Essential Gear when Mountain Biking Away from Home
A multi-day mountain trip is a great adventure for keen riders. This article offers a list of some of the kit required for a trip away from home.
From cyclocross bikes to fat bikes, there is a wealth of choice. You could even travel by e-mountain bike. Choose the bike to suit the terrain and your budget, or hire one for the trip.
The chances are that if you are setting off for a multi-day adventure you will already own a good quality bike.
Bike rack for car
You could ride from your home or catch a train with you bike but if you are planning a trip further afield you’ll need to transport your bike in your car. A bike rack is a good solution and these gadgets are either mounted on the roof with adjustable clams or on the back of the car.
If your car has a spoiler and a roof that cannot support a regular bike rack, it’s advisable to get a bike rack for cars with spoilers. They’re easy to set up, regardless of the car. Some of them even have extra slots for other bike gear, such as helmets or air pumps.
Depending on the trail’s difficulty and, obviously, on the weather conditions, you can opt for a full-face helmet or an open-face helmet. Full-face helmets are better suited to extreme off-road biking – they have a sturdier design and the in-built visor adds an extra layer of protection against mechanical shock, rain, puddles, and other things you could encounter along the road.
Still, full-face helmets can become uncomfortable if worn for an extended amount of time. Not to mention that sweating inside one of those can be a major turn-off.
Open-face helmets are lighter and great for biking in hot weather. Do keep in mind that open-face helmets are meant for leisure mountain biking and not for extreme off-road experiences.
Pack a portable toolkit, including:
- Allen Toolset (you can find a mini kit at your local bike shop)
- Spare inner tubes
- Puncture repair kit
- Tyre levers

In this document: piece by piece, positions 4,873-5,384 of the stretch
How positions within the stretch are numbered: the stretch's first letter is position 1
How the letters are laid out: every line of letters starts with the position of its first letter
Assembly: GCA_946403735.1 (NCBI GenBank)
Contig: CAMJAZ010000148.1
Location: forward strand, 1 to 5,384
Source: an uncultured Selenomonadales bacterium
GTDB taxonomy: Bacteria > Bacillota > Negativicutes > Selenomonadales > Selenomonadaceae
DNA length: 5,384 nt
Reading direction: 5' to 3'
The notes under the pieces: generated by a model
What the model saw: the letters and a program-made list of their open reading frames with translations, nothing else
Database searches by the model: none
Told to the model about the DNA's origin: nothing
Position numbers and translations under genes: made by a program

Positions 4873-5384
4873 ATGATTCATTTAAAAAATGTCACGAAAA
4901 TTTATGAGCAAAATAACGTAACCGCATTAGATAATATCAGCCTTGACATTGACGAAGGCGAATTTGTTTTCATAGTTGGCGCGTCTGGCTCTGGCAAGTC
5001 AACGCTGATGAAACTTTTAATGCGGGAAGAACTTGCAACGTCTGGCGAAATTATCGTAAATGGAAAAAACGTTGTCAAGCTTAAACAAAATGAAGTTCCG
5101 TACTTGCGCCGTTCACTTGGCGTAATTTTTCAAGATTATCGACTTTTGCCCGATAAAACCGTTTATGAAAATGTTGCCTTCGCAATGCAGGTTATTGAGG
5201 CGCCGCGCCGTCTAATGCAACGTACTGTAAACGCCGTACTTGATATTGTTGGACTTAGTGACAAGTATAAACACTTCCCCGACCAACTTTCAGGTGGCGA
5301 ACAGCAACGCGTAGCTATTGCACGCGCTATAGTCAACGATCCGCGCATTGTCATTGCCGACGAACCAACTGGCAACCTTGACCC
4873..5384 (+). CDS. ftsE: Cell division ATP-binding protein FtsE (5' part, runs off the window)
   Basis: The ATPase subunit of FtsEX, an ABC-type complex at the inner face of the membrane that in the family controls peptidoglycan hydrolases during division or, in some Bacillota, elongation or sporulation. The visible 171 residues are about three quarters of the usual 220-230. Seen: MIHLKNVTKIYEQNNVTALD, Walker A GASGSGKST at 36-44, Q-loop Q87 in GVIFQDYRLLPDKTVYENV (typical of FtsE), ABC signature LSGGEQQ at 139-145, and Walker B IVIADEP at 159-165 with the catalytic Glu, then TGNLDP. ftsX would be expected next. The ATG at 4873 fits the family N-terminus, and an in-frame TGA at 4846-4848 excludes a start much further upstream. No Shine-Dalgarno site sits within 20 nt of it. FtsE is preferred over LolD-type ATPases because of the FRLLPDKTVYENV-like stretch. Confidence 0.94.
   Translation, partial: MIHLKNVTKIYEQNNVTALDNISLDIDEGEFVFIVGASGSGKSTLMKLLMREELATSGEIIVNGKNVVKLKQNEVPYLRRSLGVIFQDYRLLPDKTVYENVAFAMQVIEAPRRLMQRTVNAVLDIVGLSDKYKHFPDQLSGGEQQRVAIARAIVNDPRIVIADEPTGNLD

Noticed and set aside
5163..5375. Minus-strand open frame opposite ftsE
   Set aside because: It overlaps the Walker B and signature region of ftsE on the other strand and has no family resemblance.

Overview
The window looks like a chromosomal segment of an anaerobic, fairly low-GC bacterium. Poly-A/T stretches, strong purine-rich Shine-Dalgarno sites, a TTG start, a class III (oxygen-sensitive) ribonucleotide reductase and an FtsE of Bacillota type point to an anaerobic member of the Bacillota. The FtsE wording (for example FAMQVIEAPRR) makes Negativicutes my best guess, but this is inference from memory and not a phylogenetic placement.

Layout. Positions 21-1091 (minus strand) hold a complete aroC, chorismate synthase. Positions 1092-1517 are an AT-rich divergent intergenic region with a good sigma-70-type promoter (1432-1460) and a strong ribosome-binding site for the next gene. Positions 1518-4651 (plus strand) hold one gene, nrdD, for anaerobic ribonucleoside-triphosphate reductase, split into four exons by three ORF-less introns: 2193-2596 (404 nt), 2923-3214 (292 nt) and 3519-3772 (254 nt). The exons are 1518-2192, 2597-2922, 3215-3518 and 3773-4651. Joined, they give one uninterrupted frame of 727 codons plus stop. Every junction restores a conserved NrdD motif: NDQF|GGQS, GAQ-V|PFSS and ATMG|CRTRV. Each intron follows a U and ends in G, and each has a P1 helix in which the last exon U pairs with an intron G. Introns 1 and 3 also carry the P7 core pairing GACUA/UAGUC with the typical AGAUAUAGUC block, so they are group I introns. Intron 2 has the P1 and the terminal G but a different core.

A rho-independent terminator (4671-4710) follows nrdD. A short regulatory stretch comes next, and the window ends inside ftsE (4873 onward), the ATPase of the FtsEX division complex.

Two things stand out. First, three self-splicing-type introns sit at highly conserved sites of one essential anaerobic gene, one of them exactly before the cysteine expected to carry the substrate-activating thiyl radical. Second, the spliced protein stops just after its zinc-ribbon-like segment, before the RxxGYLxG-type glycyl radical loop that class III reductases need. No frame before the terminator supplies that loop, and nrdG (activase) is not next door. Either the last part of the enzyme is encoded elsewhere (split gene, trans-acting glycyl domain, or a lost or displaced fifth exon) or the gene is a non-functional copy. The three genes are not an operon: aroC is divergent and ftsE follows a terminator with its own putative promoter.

- Chain lube.
- Spare shifters and derailleurs.
It’s a good idea to have a lock handy, just in case you want to dine out or go shopping during your mountain biking adventure.
Don’t forget to charge the batteries of you bike lights before heading off for your trip.
Water bottles or hydration bladder
You’ll need to stay hydrated so make sure you have a way of carrying drinking water. Take a small water filter system if you are unsure about the quality of water where you will be riding.
Bike packing bag
The best way to carry your kit is in a bike pack that fits behind the saddle. Supplement these with bags that fit around the frame of the bike, such as under the top tube and on the handlebars. Bike packing is a growing trend and allows you to ride efficiently while carrying your kit.
Or you can use traditional panniers or carry a rucksack. A 30l pack is a good suggestion (and no more because it will be too cumbersome to ride with). Make sure you can fit a hydration system.
Sleeping bag and bivvy bag
If you plan to get off the beaten track, you’ll need to carry overnight equipment including a sleeping bag, bivvy bag (or lightweight tent), as well as a camping stove and pots, food and water. You need all the lightweight basics you can find for a few nights away.
Alternatively, book into guest houses or hostels as you travel, if they are in the right location for your planned bike ride.
Clothing for a mountain bike trip
Take tried and tested kit, including padded mountain bike shorts, cycling jersey, arm warmers, gloves, waterproof jacket and your choice of shoes (whether clip on or flat soled). Make sure your clothing is comfortable and technical, for example a jersey should be made of breathable and lightweight fabric.
If you are bike packing you might want to take a full change of cycling clothes in case you end up wet or very sweaty.
Some people wear their cycling kit for the entire trip, or they choose to take a few items to change into in the evening. A light weight t-shirt and shorts, underwear, socks and a pair of flip-flops or lightweight trainers are good suggestion.
If you know it will be chilly at night, pack a lightweight insulated jacket.
Anything else to pack?
Maps – a physical map of the location and a GPS watch or phone download of your route.
Phone charger – you will want to switch your phone to airplane mode to save the battery but it is a good idea to take a small phone charger with you as well.
Mountain biking buddy – as with hiking, it’s a good idea to ride with a pal.
Toiletries – you won’t need many because it’s a mountain biking trip but sun cream and a toothbrush and toothpaste should be in your bike pack.
And a list piece of advice: Lay out all the kit you plan to take and then try to cut it in third. Don’t leave yourself open to an emergency but do think hard about whether you really need those extra luxuries.